Second-round pick Justin Britt saw significant time with the first-team offensive line. He’s expected to compete for the starting job with Michael Bowie, but with Bowie suffering a shoulder injury in practice, the starting job was Britt’s on this day.
“The competition’s on,” Carroll said. “Michael Bowie kind of tweaked his shoulder a little bit today, so he opened up the door. Remember that Wally Pipp story, you know.”
A few non-injury notes from the day:
—Rookie receiver Kevin Norwood, was the most consistent rookie throughout offseason workouts, stood out again, making several impressive catches. Fellow rookie receiver Paul Richardson also looked good, and seeing him and Percy Harvin on the field was a good reminder of just how scary-fast this offense could be with those two playing together.
—Speaking of Harvin, he is going full speed, which is a big change from this time last year when he began camp with a hip injury and the big topic of conversation was whether or not he would need surgery. Harvin said that now he’s healthy, he’s looking forward to “being the monster I know I can be.”
—Cornerback Richard Sherman played like, well, Richard Sherman. Russell Wilson made the curious decision of testing Sherman twice down the sideline, once on a deep ball to 6-5 receiver Chris Matthews, and once to Ricardo Lockette, and both times Sherman was in perfect position to bat the ball away.
—Receiver Doug Baldwin got the better of Byron Maxwell on a long touchdown pass for the one of the day’s highlights. Undrafted rookie and former Husky receiver Kevin Smith had a long touchdown catch of his own a few plays later, winning a ball in traffic on a pass from Terrelle Pryor. Smith added another touchdown catch later in the session.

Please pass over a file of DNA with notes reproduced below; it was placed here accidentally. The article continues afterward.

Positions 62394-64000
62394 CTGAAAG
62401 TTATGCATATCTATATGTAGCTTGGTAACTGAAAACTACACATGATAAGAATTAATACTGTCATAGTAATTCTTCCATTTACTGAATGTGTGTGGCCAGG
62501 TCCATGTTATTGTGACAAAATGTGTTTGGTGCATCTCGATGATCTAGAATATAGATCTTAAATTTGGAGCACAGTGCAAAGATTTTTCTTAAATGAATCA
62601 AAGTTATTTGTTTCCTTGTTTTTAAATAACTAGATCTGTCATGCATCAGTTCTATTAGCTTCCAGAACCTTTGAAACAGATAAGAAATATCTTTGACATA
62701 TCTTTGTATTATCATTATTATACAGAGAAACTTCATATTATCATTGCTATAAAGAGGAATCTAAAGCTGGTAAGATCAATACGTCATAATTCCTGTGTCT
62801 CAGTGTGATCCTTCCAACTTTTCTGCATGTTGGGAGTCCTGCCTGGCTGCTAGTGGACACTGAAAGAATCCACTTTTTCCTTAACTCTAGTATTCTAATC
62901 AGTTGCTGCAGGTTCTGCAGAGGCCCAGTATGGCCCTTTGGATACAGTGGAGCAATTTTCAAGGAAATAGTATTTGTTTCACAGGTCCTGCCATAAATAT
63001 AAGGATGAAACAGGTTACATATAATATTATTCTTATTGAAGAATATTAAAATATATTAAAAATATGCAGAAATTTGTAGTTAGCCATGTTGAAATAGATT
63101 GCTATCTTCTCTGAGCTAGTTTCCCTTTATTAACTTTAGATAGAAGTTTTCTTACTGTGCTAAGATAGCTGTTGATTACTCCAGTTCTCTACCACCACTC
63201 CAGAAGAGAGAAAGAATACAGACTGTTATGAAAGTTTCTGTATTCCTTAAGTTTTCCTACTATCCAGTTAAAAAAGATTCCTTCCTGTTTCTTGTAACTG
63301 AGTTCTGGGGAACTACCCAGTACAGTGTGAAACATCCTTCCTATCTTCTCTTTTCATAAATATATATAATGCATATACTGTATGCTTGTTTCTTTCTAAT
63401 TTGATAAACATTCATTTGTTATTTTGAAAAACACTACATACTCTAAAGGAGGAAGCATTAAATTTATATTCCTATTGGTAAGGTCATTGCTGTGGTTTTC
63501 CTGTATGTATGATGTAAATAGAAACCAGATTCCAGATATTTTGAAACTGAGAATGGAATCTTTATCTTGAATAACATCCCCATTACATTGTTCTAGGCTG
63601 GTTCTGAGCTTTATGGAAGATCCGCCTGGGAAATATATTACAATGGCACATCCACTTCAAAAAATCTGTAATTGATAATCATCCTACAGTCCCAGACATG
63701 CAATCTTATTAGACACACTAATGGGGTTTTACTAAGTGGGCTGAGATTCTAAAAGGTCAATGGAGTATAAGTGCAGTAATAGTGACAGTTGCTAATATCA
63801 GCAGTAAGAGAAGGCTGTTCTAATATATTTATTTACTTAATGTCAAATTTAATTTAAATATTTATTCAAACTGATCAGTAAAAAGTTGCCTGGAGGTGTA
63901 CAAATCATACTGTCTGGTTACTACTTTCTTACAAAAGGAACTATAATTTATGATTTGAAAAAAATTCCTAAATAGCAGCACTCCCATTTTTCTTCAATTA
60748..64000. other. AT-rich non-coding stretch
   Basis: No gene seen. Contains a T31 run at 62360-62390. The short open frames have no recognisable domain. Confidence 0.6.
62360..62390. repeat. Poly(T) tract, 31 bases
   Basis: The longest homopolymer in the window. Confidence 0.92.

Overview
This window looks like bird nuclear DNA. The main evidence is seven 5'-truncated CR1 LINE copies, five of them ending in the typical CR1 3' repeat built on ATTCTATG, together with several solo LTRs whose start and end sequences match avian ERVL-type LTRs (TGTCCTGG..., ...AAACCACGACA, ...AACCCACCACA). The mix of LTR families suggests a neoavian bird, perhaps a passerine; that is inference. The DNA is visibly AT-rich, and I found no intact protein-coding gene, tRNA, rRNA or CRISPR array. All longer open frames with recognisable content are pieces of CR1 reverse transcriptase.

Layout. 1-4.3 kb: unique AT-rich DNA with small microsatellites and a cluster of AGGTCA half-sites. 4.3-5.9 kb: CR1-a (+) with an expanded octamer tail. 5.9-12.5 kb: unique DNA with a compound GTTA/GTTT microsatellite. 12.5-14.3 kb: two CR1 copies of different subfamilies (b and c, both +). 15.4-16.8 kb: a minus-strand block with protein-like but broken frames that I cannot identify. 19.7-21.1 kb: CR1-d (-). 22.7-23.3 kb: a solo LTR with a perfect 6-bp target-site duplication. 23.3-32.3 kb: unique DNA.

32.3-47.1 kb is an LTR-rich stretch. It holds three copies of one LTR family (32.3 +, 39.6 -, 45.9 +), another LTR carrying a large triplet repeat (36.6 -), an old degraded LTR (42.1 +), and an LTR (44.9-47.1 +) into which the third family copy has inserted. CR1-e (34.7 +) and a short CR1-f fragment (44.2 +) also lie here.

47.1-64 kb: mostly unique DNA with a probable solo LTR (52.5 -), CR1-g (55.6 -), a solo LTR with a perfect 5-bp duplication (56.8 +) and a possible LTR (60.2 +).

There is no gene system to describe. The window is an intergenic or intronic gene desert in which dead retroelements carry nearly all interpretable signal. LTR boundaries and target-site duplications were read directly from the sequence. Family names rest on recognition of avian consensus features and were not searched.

—It will probably take a while for veteran Kevin Williams, who signed before minicamp, to settle into a role, so things can change, but for now the base defensive line was Michael Bennett, Brandon Mebane, Tony McDaniel and Cliff Avril. When the nickel defense was on the field, the first group was Avril, Bennett, Jordan Hill and O’Brien Schofield (the assumption is a healthy Bruce Irvin takes that last spot over Schofield). Hill, who was injured much of last year and failed to make much of an impact as a rookie, is trying to take over the interior pass-rusher role held by Clinton McDonald last year.
—Rookie defensive linemen Cassius Marsh was impressive once again. That’s significant because in the last two instances in which he shined, we had to take it somewhat with a grain of salt. In rookie minicamp, he was going against fellow rookies, many of whom won’t end up on this roster or any other this season. Then after missing all of OTAs because of graduation rules (long story, but basically depending on when a player’s class graduates, he can be ineligible to participate in voluntary workouts) Marsh looked great again in the final minicamp when he had the advantage of fresh legs over players who had been grinding through offseason workouts.
On Friday, Marsh was on equal footing with everyone else and going against legit NFL players, and he still looked very quick and disruptive.